“Tunnel oxides” is a rather generic term which historically refers to a number of minerals which, from a chemical point of view, are (mainly) manganese oxides. In nature manganese occurs in three different oxidation states - Mn2+, Mn3+ and Mn4+ - with the latter being the dominant form in tunnel oxides. Tetravalent manganese typically has octahedral coordination, and using only [Mn4+O6] building modules linked together via corner- and edge-sharing, it is feasible to construct many framework structures. A smaller set of titanate minerals display the same feature, as might be expected due to the similar crystal-chemical behaviour of manganese and titanium. Starting from the basic formula of manganese dioxide, Mn4+O2, incorporation of mono- and divalent cations (primarily alkali and alkali earths) within the tunnels of the structures, can be accommodated by partial reduction of manganese to Mn3+, or through substitution of tetravalent Mn (and Ti) by other trivalent cations with typically display octahedral coordination. The substitutions can be summarized in the generic formulae: A+x (M3+x M4+1-x) O2 or A2+x (M3+2x M4+1-2x) O2 where A = Na+, K+, Rb+, Mg2+, Ba2+, Pb2+; M3+ = Mn, Fe, V, Cr, Al; and M4+ = Mn or Ti. Water molecules can also enter the tunnels. In all these compounds Mn4+O6 or Ti4+O6 octahedra are arranged in edge-sharing columns, which in turn link together, again by edge-sharing, to construct ribbons, with widths ranging from 1 to . Cross-linking by corner-sharing of columns or ribbons in near perpendicular directions, gives rise to a number of different tunnel structures that may be square or rectangular, depending on the dimensions of the ribbons. The ideal topological symmetry of the frameworks is either tetragonal (for structures with the same dimensionality in the two directions, e.g., 1 x 1, 2 x 2, …) or orthorhombic. In most cases the real symmetry is lower, where the deviation arises from minor distortions of the framework and/or ordered distributions of cations. The unit cell axis along the direction in which the octahedral columns or ribbons run is 2.8-2.9 Å, corresponding to a single octahedron repeat, whereas the two unit cell parameters in the orthogonal plane depend on the width of the ribbons. Among tunnel oxides, several mineral and synthetic compounds are known which display a wide range of structure topologies. For their use in several important applications (e.g., heavy metals sorption in contaminated waters or soils, or immobilisation of radioactive cesium), emphasis has been given to the dimensions of the tunnels, for which these compounds can act as selective molecular sieves. A selection, sorted by dimensions of the tunnels, includes. 1 x 1 tunnels: pyrolusite, rutile, cassiterite, plattnerite, argutite, manganite, stishovite. 1 x 2 tunnels: ramsdellite, groutite, goethite, diaspore. 1 x 3 tunnels: nsutite (with 1 x 3 tunnels occurring at the unit cell scale). 2 x 2 tunnels: hollandite, cryptomelane, coronadite, priderite, redledgeite, strontiomelane, henrymeyerite, mannardite, ankangite, manjiroite, and a lot of synthetic compounds, including among others the high pressure form of feldspar (KAlSi3O8) with octahedrally coordinated Si4+. 2 x 3 tunnels: romanechite. 2 x 4 tunnels: synthetic Rb0.25(Mn4+,Mn3+)O2, synthetic Na0.33(Mn4+,Mn3+)O2•xH2O. 2 x 5 tunnels: synthetic Rb0.27(Mn4+,Mn3+)O2. 3 x 3 tunnels: todorokite. 3 x 4 tunnels: woodruffite. Tunnel oxides show a high degree of structural flexibility: the substitution of VIM4+ cations with trivalent cations is often coupled with octahedral distortion: such a distortion is more pronounced when the substituting cation is Mn3+, which is known to display Jahn-Teller effect, and is also related to the local bond valence balance. From the crystallographic point of view, these structures can be described as the members of a polysomatic family built up by two sets of nearly perpendicular ribbons. In general, each member of the family will be described by a symbol of the kind “M x N”, with both M and N potentially ranging between 1 and , being M  N. This is purely formal, since of course the structures, e.g., 2 x 3 and 3 x 2 are topologically identical between each other, and should not be considered twice (cf. Fig. 1). The capability of tunnel oxides to incorporate larger cations within the tunnels is limited to those polysomes with M  2. Polysomes with N =  are those structures in which ribbons degenerate into infinite octahedral layers and therefore do not belong, strictly speaking, to the family of tunnel oxides, although some of the typical features of microporous material (e.g., cation exchange capabilities) have been described for these layered polysomes as well. The 1 x  (lithiophorite), 2 x  (birnessite), and 3 x  (‘buserite’) polysomes are known to occur so far. The correspondence between polysomatic symbol and the tunnel structures is fairly good, with one exception only. Ramsdellite has been considered as the 1 x 2 tunnel structure and included together with the other tunnel oxides, but in strict polysomatic terms this is incorrect. In fact the common feature of all tunnel oxides berlonging to the polysomatic family is the occurrence of two sets of ribbons formed by edge-sharing octahedral chains with dimensions ranging from 1 to  that develop in orthogonal directions. This is not the case for ramsdellite, where the ribbons (with width corresponding to two octahedral chains) are parallel (cf. Fig. 2). Confusingly, in ramsdellite the notation “1 x 2” refers to the opening of the tunnels, but not to the width of the ribbons. Consequently 1 x 1 tunnels found in all other members of the polysomatic family – but those with N =  – do not occur in ramsdellite. The notation “1 x 2”, when referred to the polysomatic description and not to the tunnels, denotes a different structure, which has not been yet reported for any mineral or synthetic compound, but only recognized as local domains within nsutite.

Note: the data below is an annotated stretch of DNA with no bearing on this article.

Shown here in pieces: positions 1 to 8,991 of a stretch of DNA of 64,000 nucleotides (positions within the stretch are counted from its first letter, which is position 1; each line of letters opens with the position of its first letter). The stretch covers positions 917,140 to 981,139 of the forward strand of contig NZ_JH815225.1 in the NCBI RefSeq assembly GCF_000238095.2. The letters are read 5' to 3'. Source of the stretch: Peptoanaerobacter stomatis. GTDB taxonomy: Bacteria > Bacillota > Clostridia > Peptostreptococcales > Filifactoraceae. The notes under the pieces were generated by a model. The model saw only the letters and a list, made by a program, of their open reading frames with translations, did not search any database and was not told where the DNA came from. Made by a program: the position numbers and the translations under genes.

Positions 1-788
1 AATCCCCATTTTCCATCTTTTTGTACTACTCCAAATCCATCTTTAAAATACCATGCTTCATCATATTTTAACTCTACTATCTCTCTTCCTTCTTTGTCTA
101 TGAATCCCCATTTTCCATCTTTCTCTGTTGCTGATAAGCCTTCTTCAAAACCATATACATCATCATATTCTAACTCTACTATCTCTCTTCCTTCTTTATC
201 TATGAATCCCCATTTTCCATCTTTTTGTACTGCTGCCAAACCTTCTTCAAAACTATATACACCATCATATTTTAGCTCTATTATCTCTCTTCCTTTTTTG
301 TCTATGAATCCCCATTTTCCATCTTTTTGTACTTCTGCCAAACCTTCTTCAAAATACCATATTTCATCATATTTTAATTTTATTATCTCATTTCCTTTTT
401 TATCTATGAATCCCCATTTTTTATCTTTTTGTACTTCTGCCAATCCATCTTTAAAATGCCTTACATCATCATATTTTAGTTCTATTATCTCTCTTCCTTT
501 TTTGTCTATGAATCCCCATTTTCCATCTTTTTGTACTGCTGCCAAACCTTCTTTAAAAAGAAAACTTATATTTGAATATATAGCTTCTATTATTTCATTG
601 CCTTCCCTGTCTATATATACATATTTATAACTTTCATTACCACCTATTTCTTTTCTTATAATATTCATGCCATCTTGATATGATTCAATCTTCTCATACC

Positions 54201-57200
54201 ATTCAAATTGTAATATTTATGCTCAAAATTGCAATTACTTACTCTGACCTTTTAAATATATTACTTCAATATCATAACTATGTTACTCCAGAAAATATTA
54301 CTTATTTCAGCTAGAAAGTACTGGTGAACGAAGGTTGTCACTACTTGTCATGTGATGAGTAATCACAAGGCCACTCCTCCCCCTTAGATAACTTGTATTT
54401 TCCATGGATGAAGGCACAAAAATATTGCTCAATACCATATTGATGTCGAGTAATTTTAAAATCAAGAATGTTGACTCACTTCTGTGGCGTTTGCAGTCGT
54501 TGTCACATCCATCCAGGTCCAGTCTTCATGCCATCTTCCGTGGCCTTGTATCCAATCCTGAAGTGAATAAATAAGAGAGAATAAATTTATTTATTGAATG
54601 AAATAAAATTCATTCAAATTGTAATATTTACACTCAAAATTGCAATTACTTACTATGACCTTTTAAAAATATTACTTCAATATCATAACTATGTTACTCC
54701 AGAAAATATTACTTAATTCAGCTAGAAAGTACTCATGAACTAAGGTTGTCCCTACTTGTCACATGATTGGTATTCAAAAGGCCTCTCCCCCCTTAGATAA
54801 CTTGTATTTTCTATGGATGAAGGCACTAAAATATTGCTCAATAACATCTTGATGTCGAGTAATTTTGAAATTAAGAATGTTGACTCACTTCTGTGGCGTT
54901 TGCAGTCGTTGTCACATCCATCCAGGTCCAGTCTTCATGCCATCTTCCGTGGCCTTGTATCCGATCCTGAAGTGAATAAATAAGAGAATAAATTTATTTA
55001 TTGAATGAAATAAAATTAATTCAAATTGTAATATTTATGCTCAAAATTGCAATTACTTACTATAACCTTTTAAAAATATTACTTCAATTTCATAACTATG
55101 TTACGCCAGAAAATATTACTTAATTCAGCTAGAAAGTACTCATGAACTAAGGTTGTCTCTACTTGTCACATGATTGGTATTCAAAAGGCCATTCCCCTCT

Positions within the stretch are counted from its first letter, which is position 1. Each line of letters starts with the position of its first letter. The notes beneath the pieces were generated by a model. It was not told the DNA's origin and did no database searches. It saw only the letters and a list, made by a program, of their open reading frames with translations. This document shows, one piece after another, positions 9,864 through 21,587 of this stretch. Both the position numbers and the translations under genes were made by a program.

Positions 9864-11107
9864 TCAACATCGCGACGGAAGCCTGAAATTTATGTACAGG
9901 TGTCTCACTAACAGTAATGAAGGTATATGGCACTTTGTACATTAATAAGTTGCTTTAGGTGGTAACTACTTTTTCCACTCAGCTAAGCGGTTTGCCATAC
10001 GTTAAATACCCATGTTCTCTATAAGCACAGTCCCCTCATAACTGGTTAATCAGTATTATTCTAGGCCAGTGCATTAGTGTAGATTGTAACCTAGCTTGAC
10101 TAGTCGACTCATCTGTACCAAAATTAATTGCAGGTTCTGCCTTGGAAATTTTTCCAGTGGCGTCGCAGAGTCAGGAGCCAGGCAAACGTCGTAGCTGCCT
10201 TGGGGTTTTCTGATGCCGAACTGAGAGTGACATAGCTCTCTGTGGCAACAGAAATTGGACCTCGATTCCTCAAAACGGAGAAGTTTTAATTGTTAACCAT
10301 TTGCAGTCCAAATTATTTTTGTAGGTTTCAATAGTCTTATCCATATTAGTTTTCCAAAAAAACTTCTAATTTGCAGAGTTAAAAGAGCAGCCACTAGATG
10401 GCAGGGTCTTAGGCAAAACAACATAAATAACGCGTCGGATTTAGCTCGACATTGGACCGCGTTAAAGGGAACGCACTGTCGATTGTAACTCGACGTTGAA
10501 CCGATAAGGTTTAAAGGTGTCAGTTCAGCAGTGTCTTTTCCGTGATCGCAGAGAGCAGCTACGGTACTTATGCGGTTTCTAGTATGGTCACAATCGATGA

A short outline of the tunnel oxides

PASERO, MARCO
2005

Abstract